Eastern Spiny Softshell Turtle
It may be a Softshell Turtle but life can be hard!
The Spiny Softshell Turtle (Apalone spinifera) is unique among our species of turtles. Unlike other species, its shell is without rigid scales and is covered with a thick leather-like skin. This feature gives it the vague appearance of a large flat pancake with legs. Its elongated trumpet-shaped nose gives it a sympathetic look and adds to its charm.
Years ago this species was found in the Ottawa, Richelieu, and St. Lawrence rivers as well as Lake Champlain. Today, the only known populations of Spiny Softshell Turtles in Québec are found in Lake Champlain and Pike River representing a fraction of the territory they once covered. The small number of individuals coupled with habitat loss related to the recreational and agricultural vocation of Lake Champlain and the surrounding land, have led to the threatened status of this species in Québec.
As early as 1997 the Spiny Softshell Turtle Recovery Team and the Ecomuseum Zoo initiate radio-telemetry monitoring programs to track individuals and identify habitats utilized by these turtles. The species is faithful and returns year after year to the same sites to spawn and hibernate. These habitats are however reduced in size each year by increased human activities such as riverbank modifications, water pollution and boating. Although steps undertaken by the Nature Conservancy of Canada (NCC) to acquire land and protect habitat have resulted in habitat protection, numerous threats to the survival of the Spiny Softshell Turtle remain.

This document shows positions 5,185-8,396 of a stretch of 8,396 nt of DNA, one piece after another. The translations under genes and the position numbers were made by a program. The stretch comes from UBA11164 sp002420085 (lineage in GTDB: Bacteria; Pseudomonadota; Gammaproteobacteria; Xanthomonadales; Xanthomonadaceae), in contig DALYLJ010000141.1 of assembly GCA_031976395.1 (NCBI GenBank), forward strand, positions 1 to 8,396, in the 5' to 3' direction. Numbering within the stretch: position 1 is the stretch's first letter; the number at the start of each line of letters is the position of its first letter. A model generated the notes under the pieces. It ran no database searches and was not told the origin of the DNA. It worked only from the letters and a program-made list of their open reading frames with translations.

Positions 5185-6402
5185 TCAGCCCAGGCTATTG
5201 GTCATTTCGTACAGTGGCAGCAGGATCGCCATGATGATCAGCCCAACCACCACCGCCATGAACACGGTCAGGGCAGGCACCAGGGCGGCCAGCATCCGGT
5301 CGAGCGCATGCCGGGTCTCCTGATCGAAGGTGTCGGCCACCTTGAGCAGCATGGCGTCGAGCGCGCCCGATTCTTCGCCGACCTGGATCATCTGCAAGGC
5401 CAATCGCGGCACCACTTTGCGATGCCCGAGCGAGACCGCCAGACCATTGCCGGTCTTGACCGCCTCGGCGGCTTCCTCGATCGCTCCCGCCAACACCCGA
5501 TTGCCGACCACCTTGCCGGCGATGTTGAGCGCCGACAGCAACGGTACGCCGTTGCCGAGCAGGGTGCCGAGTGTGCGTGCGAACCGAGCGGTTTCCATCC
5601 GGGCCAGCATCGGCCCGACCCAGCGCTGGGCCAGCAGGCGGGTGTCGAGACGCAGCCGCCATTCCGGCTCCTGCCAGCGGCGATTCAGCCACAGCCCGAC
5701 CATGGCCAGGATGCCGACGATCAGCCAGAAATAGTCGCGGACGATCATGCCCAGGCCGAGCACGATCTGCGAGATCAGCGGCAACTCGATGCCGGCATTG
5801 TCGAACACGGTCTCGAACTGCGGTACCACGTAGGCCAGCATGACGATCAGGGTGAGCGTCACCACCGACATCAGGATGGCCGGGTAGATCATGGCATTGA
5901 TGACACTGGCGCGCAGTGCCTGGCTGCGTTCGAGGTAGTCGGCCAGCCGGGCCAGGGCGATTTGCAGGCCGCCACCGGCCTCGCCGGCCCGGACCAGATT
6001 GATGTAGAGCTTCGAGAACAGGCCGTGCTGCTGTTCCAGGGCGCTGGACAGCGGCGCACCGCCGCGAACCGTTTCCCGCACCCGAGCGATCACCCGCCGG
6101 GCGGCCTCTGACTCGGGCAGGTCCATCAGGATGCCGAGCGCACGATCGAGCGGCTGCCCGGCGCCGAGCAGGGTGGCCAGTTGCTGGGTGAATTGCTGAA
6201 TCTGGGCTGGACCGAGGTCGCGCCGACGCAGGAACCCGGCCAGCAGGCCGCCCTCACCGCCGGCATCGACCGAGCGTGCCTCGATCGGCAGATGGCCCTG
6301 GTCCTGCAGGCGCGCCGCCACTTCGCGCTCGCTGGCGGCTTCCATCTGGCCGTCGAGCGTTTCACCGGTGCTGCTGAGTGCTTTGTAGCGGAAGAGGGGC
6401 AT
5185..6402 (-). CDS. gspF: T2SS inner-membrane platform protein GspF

As such, one of only two known nesting sites for the species in Québec is regularly inundated by flash flood waters from the river. In past years, the excess flood waters were absorbed by nearby wetlands acting as sponges. Today, these wetlands have disappeared and have been replaced by well-drained farmland.
In order to increase hatch rates for the species, the Ecomuseum Zoo and the Granby Zoo, together with the Spiny Softshell Turtle Recovery Team, have, since 2009, incubated clutches of eggs in laboratory settings. The operation has been a resounding success; between 2009 and 2013, 475 hatchlings were returned to the waters near the nesting site just a few days after hatching.
For the Ecomuseum Zoo and the recovery team, another milestone has been reached in the protection of this species. However, much remains to be done to ensure the future of the Spiny Softshell Turtle in Québec.